Understanding Your Immune System: Why Quality Of Sleep Matters
A good night’s sleep evades many people in the modern world. Fast-paced careers, family and social obligations, and the demands of everyday life often take precedence over getting the proper amount of shut-eye. But lack of good quality sleep doesn’t just leave a person tired throughout the day; it can cause a host of different health ailments that can continue to build if the sleep cycle isn’t rectified.
One area in which sleep is vital is immunity. The immune system is the body’s protection against pathogens, and without good quality sleep, that protection becomes a little less viable. But what does quality sleep really mean? And why is sleep so important when it comes to immune function?
What is classified as quality sleep?
To understand sleep quality, one must first understand the circadian rhythm, which is the body’s internal 24-hour clock. It ticks along in the background, making sure that all essential processes are getting done. It makes sure that things are running smoothly at the times they are supposed to, and that includes the sleep cycle.
To get good quality sleep, the circadian rhythm must be functioning at its best. A good sleep quality may be slightly different for everyone, but there are some standard guidelines that are based on four factors of sleep:
- How much you sleep while in bed
- How quickly you fall asleep
- How often you wake during the night
- How awake you are after initially going to bed
Looking at these parameters, a good level of quality sleep is indicated by sleeping at least 85 percent of the time while in bed, falling asleep in 30 minutes or less, waking up no more than once in the night, and being awake for 20 minutes or less after you initially go to bed.
What are the positive effects of sleep?
There are many benefits to getting the right amount and right type of shut-eye each night. In terms of brain function, sleep is vital because it can increase the efficiency of the working mind. Concentration, productivity, and performance in day-to-day life all rely heavily on how well one slept the night before.
Research has also shown that getting poor quality sleep can lead to an increased risk for heart disease and stroke, can cause weight gain, increases the risk of developing type 2 diabetes, and can increase the risk of developing mental health disorders such as depression.
Why is sleep important for the immune system?
The immune system needs good quality sleep to help it function. During sleep, the system continues working at strengthening immune cells. When you’re asleep there are less stress hormones in the body, and when the levels are low, the body can continue producing important immune cells such as cytokines. It can also increase the strength of T-cells, which are needed to help kill viruses.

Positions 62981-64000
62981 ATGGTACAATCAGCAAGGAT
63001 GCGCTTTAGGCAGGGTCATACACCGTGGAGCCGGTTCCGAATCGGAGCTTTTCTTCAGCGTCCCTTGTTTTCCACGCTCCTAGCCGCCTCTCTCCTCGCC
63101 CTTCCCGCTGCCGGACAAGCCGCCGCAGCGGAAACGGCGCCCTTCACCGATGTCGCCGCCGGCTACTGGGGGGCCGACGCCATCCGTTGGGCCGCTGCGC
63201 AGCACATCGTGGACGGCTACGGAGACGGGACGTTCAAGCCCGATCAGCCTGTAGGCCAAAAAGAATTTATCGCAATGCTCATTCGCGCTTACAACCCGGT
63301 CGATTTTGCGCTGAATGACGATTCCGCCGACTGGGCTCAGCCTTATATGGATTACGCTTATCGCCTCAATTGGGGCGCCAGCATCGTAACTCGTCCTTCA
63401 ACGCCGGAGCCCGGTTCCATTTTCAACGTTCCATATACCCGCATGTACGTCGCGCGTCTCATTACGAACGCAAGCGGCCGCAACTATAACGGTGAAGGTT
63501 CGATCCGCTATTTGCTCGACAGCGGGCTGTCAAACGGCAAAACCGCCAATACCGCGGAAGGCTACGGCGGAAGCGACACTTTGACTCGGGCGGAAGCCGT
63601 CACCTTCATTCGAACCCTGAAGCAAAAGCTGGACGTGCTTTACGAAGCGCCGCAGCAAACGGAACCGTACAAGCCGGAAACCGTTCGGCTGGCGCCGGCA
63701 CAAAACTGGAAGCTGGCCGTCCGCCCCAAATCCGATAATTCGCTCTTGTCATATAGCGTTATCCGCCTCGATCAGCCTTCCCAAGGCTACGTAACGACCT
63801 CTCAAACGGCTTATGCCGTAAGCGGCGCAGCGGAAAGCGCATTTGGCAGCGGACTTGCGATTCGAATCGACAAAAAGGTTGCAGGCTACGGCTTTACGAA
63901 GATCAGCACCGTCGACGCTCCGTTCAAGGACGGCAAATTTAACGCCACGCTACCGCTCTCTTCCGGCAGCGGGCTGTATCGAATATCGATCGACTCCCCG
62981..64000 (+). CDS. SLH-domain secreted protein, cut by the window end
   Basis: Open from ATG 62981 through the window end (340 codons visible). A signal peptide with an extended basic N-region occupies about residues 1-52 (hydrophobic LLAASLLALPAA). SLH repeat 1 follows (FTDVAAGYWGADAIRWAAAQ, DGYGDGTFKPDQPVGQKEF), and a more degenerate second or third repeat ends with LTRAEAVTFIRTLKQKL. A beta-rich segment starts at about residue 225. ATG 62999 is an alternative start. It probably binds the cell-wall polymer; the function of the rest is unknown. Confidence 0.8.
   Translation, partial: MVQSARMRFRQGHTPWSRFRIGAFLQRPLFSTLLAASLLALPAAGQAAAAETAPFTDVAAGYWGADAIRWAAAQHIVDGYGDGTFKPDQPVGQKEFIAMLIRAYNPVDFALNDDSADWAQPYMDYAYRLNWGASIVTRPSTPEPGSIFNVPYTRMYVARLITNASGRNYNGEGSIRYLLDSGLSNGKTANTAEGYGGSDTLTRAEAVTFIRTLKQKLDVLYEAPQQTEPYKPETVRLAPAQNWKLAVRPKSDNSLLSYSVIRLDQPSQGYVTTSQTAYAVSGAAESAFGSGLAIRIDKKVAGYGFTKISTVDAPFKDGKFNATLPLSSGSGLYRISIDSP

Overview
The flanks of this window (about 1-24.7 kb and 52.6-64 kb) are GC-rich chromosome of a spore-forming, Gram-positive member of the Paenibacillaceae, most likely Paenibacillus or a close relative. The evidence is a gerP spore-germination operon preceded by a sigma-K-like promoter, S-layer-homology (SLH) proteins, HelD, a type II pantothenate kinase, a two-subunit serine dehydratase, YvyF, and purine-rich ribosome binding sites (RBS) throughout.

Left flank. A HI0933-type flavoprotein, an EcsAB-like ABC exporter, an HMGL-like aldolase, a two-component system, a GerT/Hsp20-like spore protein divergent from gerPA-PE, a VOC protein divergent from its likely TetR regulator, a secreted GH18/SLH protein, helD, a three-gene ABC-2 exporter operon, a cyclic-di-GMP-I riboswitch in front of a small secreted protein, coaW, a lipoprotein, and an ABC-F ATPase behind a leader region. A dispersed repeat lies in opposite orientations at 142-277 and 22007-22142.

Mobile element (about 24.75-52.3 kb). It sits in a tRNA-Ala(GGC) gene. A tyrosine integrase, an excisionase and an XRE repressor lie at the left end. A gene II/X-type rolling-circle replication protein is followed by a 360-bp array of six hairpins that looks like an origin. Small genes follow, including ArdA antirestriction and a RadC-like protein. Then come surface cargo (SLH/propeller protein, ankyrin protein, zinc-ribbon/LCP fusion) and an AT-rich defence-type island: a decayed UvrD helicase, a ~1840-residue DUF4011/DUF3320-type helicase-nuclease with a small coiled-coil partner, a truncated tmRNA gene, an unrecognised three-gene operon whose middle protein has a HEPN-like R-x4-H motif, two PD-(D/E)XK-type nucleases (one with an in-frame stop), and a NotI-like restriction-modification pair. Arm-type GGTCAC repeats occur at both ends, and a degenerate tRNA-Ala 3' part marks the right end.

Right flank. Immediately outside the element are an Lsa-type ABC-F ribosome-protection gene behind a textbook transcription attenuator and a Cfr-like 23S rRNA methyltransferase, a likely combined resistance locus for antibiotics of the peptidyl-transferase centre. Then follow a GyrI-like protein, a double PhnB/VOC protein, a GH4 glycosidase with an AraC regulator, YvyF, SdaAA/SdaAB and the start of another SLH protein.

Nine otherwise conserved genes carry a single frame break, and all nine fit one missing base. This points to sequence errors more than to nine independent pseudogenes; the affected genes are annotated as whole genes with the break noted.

During times of low sleep or sleep deprivation, the body also struggles to keep the number of antibodies up, which can lead to a reduced ability to fight off infections that your body should be prepared to battle against. Sleep deprivation can also lead to a reduced ability to produce natural killer cells that are important for immune function.
Does good sleep increase immunity?
Since a lack of sleep can lead to a weakened immune function, the opposite is true: good sleep can help boost and foster a strong immune system. Sleeping boosts immune system function in a variety of different ways. For example: when the body is sleeping, the immune system is free to release certain cytokines, and an increase in cytokines is crucial to responding to an infection or inflammation in the body.
A good sleep is anywhere from seven to nine hours per night, depending on the person. As long as the body is going through the proper sleep cycles throughout the night for the duration of sleep, you should wake up feeling refreshed and ready for the day.
How to get a good night’s sleep
It’s not hard to convince people that good quality sleep matters. Everyone can feel it the next day when they didn’t get enough rest. Dealing with chronic sleep deprivation due to a demanding lifestyle or career is also something that can hinder the immune system’s ability to fight off infection, and the body will feel the effects of this as well. Lack of sleep can also pose a few other health risks, such as reduced brain function, weight gain, and the increased risk of developing chronic diseases.
To ensure you get a good night’s sleep every night, you can practice a few night-time rituals that will make sure your cycle is up to par. The first thing you should do is turn off all electronics an hour before bed. Studies have shown that the blue light from electronics can hinder sleep quality and lead to chronic sleep deprivation. You could also begin to build your own night-time routine that will set the tone for your sleep: for example, meditating, reading, or writing in a journal. Whatever your routine of choice is, stick with it, and watch as your immunity benefits from it all year round.